• <p>The bill before us will enable the National Housing Finance and Investment Corporation, the NHFIC, to provide guarantees to improve housing outcomes and undertake research into housing affordability&#8212;what the government calls the First Home Loan Deposit Scheme. The legislation does not address much of the detail and administration of the scheme and this will be handled through the investment mandate and developed by the corporation.</p>
  • <p>We know from the bill's explanatory memorandum and the government's other public commitments that the new scheme will allow first home buyers to purchase properties without the need to pay lenders mortgage insurance or meet the standard 20 per cent deposit requirement. Applicants will only have to provide a five per cent deposit. The scheme is to be capped at 10 per cent purchases per annum and eligible applicants must have earned less than $125,000 in the previous financial year as a single or $200,000 as a couple. The new scheme will be funded through the Consolidated Revenue Fund. As the explanatory memorandum makes clear, the scheme will require an update to the NHFIC's investment mandate and we understand that this will go through a process of public consultation.</p>
  • <p>This bill was considered by the Senate Standing Committee on Economics. Members of this committee supported the passage of the bill. Labor members of the committee provided additional comments to that report and highlighted some of the issues the government will need to overcome when implementing this scheme. The first was that this scheme may not increase the number of first home buyers and, instead, it will mean that first home buyers will buy properties sooner. This was supported by Mr O'Shaughnessy from the Australian Banking Association who said in oral testimony to the committee:</p>
  • <p class="italic">&#8230; I actually think there will initially be a slight bump in numbers&#8212;</p>
  • <p>Of first home buyers&#8212;</p>
  • <p class="italic">but, given the cap of 10,000, it will perhaps bring forward a number of potential borrowers who now qualify, where this product is suitable for them. That would be early in the first year of operation, and then I think it would very much settle. I don't think it will have a significant distortive impact on the market.</p>
  • <p>A similar view was put by Brendan Coates from the Grattan Institute:</p>
  • <p class="italic">It is unlikely to make much of a difference to homeownership rates for young Australians or house prices. Most of those taking up the scheme will probably have bought a house anyway.</p>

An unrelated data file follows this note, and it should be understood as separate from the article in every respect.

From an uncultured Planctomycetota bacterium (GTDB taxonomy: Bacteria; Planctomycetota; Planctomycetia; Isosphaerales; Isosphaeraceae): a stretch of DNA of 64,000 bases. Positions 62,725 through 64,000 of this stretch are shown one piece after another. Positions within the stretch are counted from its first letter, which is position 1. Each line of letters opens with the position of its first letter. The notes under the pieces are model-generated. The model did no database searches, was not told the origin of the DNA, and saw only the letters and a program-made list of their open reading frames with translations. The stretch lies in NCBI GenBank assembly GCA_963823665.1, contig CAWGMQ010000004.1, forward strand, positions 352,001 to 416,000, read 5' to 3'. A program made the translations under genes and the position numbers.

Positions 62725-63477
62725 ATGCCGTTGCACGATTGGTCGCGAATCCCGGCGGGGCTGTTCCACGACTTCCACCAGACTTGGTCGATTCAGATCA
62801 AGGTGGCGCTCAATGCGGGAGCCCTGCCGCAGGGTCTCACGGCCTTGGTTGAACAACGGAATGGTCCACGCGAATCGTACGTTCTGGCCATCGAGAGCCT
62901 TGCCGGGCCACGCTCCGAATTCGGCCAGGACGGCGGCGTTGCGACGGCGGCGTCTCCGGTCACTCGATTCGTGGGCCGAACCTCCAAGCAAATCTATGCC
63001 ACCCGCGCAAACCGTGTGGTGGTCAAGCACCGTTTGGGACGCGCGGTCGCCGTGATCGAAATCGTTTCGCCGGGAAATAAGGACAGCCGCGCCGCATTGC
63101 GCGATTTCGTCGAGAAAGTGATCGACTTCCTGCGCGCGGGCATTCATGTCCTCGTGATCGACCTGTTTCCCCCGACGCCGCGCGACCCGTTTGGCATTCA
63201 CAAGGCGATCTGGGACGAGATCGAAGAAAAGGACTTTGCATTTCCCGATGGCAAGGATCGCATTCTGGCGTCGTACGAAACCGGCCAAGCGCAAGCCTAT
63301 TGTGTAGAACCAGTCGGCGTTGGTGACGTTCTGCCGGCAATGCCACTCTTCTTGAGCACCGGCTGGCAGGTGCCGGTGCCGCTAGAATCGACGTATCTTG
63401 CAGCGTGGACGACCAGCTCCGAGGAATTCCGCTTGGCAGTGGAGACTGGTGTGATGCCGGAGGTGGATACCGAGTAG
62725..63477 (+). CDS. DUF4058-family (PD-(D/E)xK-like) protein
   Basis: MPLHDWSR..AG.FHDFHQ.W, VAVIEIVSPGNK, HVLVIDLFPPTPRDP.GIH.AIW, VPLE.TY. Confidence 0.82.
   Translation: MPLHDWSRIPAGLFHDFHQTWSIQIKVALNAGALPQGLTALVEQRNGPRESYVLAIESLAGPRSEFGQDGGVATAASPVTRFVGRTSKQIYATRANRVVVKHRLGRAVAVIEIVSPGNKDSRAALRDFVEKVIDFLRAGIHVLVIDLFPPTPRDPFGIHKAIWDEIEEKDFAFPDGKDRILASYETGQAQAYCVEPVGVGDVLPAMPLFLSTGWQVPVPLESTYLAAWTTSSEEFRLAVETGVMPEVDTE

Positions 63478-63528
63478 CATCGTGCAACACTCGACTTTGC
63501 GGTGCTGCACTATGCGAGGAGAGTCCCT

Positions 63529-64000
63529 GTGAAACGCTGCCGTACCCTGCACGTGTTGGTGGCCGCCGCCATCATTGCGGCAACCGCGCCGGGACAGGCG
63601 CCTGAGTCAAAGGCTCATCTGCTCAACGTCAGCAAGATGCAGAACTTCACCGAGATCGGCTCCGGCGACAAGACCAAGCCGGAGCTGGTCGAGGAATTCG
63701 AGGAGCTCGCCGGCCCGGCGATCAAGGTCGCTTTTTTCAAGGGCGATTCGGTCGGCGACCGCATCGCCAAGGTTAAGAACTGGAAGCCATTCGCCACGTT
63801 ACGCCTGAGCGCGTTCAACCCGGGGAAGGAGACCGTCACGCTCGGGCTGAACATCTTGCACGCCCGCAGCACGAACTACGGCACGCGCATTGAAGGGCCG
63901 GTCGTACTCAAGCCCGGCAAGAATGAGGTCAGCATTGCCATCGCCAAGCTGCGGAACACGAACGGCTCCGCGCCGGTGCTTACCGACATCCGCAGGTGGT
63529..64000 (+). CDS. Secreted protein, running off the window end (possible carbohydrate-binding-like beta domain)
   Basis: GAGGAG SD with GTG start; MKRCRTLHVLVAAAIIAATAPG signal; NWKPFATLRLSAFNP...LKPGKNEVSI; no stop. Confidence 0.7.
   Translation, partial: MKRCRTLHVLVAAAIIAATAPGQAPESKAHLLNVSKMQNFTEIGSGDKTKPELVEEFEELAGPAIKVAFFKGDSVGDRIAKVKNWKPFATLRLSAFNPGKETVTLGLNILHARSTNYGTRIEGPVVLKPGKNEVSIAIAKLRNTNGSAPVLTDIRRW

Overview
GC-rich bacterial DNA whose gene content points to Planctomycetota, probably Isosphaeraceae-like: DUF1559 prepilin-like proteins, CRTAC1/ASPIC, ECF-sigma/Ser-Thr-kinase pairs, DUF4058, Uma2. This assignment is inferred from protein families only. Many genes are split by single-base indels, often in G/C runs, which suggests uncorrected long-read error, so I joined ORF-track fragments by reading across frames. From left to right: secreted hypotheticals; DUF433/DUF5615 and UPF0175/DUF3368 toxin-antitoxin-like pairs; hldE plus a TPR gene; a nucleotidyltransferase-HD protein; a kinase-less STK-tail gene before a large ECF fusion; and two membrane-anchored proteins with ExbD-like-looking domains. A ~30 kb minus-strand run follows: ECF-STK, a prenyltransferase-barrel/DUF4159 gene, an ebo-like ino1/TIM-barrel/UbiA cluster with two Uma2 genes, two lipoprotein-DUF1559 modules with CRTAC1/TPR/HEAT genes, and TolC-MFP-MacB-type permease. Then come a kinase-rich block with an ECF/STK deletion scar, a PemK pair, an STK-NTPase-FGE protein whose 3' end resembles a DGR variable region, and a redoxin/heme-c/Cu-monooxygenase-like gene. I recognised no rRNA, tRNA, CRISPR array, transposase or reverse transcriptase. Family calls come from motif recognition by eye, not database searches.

• <p>As did Dr Fotheringham of the Australian Housing and Urban Research Institute:</p>
  • <p class="italic">As currently written, I think it will help accelerate people to homeownership rather than get to homeownership people who would not otherwise.</p>
  • <p>Let me state that increasing the speed at which first home buyers can buy a home is a good thing. Increasing the number of first home buyers would be an even better policy outcome. I don't think anyone in this place would disagree with that statement. Labor members look forward to assessing the scheme's development and implementation, paying particular attention to any evidence that there is an overall increase in the number of first home buyers as a result of this scheme.</p>
  • <p>The second point that is worth raising is that the bill in front of us does not have any real detail of the scheme. It does not include what the price caps will be. It does not provide any detail as to how this will change depending on the regional location. In fact, almost all of the detail of this scheme will be included in an updated investment mandate. The updated investment mandate was not provided to the committee as part of its work. What actually became clear through the hearing was that the government itself had not finalised the draft and all stakeholders were keenly awaiting its publication. While it's understandable that a lot of the detail of this scheme would be included in the investment mandate, it should not be beyond the ability of those opposite to provide the mandate for the committee and the parliament to examine together.</p>
  • <p>For these reasons, it's important that the scheme is properly scrutinised. In the next 12 months, the scheme could potentially be used to guarantee up to 20,000 purchases. The explanatory memorandum of the bill states that the scheme will be subject to a review in up to three years. We on this side think that this is too long, given the importance of housing for the economy and the struggles currently faced by first home buyers. That's why I have circulated an amendment in my name that will ensure this program is reviewed every 12 months. We on this side do not think this is unreasonable, and I hope the government and crossbench members will support it.</p>
  • <p class='motion-notice motion-notice-truncated'>Long debate text truncated.</p>